Time certainly flies when you're having fun, and in the case of our long-term SuperCrew, it went by especially fast. It's hard to believe we've spent a year with our 2WD, but looking at the nearly 10K miles on the clock and recounting the numerous trips to the home-improvement center, local sand dunes with dirt bikes, and the daily commutes, the SuperCrew served us with nary a complaint nor problem.
As we've previously noted, right after we took delivery of our Deep Wedgwood blue four-door, a catalyst sensor wire fell off, illuminating the check-engine lamp. Over the past 12 months, that's been our only real service issue. One of the cargo-extender locking tabs fell off, too, but that was replaced under warranty. Same goes for the driver-side rear inner kickplate that went MIA, which was also replaced gratis. Aside from the regular-scheduled maintenance, and the above-mentioned pittance, the SuperCrew hardly needed a dealer visit.
Inside, we found the SuperCrew to be more Town Car than trucklike. With its cushy, heated leather front seats (which provide the right support in all the right places) and surprisingly supportive leather couch out back, carrying four large adults was a comfortable affair.
Our one complaint about the interior is frivolous: We wish we'd opted for the in-dash six-disc CD changer (instead of the bulky cubby unit) to allow full use of the cavernous center console. On a trip to the dealer, we elected to replace its lid, which was somehow torn during a late-night photo shoot. With another top fitted, and $129.95 removed from our back pocket, the interior looked new again. Ford wisely takes the simplistic approach to its center-stack design, with large rotary controls for the HVAC (which will freeze occupants in 100-degree heat) and easy-to-use stereo with good-size buttons, making station changes a no-brainer with work gloves on.
From day one, the SC found its place in our fleet as a consummate do-it-all vehicle that was equally at home shuffling the kids to school, as it was schlepping engines in the bed or towing the family boat to the lake. We appreciated the dual, four- and six-pin wiring harness, which allowed easy connection of trailers, with or without electric trailer brakes. And towing is where this F-150 shines: its 5.4L/260-hp (and 350 lb-ft of torque) V-8 and 4R70W four-speed slush box easily handles loads upward of 8000 lb. Launch ramps weren't an issue, though we wished we'd chosen the optional 4WD when we tried to retrieve from lake-weed-coated ramps. Acceleration and passing power suited our needs, and the 5.4 didn't labor with moderate loads and the overdrive disengaged.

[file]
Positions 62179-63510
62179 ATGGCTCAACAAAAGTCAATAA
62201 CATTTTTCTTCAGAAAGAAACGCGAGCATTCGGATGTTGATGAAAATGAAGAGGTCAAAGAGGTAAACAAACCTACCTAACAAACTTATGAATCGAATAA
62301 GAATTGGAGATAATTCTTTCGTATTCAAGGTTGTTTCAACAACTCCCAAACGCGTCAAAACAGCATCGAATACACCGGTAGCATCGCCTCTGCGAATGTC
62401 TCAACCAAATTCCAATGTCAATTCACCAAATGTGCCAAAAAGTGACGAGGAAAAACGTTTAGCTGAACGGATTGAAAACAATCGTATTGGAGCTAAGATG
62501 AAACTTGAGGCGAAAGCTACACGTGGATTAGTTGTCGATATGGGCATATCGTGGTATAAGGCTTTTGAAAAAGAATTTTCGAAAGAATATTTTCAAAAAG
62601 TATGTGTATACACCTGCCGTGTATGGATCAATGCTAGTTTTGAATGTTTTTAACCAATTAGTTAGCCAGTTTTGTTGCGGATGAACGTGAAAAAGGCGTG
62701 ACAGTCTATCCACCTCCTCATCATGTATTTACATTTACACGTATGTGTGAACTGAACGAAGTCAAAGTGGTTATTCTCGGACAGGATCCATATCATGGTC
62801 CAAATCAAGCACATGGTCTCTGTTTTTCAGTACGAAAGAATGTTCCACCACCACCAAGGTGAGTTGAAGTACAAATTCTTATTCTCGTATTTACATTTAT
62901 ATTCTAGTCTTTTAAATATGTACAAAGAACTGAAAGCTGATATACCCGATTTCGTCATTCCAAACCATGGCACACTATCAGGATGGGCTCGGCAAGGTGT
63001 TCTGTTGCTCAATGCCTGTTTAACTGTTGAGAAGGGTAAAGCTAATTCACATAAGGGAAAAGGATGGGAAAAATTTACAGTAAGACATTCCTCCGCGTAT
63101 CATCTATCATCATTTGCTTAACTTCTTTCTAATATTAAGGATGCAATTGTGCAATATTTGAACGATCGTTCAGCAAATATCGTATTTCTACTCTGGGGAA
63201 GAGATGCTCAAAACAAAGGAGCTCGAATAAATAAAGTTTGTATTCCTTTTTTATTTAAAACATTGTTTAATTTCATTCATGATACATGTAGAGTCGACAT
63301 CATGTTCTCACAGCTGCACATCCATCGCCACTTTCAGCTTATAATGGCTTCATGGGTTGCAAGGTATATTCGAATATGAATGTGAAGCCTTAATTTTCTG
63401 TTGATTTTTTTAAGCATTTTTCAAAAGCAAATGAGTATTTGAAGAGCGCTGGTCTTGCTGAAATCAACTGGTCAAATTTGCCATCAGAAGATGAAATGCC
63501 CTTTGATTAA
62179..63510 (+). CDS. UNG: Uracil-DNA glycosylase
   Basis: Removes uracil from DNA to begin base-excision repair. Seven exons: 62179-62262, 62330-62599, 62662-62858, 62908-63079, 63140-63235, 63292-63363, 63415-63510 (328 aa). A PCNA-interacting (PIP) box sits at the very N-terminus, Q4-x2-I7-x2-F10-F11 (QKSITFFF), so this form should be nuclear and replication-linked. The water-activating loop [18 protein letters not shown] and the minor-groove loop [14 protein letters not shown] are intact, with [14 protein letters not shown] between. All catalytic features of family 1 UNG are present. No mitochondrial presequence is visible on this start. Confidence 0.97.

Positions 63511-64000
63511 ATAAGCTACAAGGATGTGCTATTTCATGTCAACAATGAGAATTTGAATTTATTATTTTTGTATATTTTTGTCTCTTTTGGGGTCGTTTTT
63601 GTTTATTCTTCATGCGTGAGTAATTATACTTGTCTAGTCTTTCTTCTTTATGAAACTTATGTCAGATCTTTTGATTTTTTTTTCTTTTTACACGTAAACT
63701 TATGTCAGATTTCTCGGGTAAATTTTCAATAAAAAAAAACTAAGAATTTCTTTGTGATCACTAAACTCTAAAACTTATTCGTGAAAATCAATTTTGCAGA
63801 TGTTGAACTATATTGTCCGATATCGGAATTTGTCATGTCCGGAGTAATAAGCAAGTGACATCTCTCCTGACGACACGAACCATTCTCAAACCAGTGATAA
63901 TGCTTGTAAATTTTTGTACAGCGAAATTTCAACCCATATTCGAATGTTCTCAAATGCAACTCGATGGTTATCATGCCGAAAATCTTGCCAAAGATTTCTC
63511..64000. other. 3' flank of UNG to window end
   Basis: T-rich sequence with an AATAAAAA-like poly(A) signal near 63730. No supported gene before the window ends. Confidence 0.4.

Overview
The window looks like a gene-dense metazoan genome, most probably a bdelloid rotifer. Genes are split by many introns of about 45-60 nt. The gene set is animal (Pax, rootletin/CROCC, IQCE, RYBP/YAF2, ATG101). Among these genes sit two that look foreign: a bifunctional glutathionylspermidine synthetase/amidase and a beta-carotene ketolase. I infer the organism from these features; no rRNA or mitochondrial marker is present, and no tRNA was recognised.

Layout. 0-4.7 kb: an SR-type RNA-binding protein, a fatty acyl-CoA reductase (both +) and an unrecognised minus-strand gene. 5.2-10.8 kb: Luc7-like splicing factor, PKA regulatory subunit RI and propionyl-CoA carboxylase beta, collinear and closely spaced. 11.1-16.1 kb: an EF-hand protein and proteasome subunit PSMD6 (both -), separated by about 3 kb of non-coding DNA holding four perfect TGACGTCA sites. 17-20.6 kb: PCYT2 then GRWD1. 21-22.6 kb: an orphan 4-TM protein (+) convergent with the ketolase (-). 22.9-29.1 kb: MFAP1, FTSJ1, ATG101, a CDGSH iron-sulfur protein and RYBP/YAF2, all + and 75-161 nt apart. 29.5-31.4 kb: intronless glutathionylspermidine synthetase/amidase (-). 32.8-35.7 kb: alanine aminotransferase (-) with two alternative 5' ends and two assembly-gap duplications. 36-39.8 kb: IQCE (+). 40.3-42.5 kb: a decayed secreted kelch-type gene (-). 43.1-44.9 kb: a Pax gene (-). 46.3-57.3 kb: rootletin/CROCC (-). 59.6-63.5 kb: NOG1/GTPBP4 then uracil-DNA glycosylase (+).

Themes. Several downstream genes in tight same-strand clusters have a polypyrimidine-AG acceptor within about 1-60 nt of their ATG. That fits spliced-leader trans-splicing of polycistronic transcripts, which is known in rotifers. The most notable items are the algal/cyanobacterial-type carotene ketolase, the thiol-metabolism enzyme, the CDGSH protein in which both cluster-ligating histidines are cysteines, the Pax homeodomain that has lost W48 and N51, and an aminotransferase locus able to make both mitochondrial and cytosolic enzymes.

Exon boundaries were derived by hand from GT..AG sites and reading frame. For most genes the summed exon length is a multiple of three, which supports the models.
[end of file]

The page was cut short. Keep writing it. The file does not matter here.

The soft-shifting transmission was silky on road, but we wish the shiftpoints and firmness could be increased like its competitor's. Unladen, we also noticed the tranny tended to hunt while traversing mountain passes, but with trailer attached, we had no problem pulling a grade at 50 mph.
We never expected our workhorse to obtain great fuel economy, but its EPA ratings (15 city/19 highway) were close. The F-150 surprised us, turning in a best 19.7 mpg, a worst of 9.6, and a test average of 12.5. All told, we poured 654 gal of gasoline into the tank (to the tune of $1054), added a half quart of oil (at $1.29) between service intervals. Total cost of maintenance (scheduled and other) came in at $429.57 for a grand total of $1484.86 or $0.16/mile.
It's always poignant when we turn the keys of a long-termer back to the manufacturer, but this was one truck we didn't want to leave our fleet. Not only did it serve our needs to a tee, but its rock-solid dependability, compliant ride, and potent powertrain made it among our all-time favorites.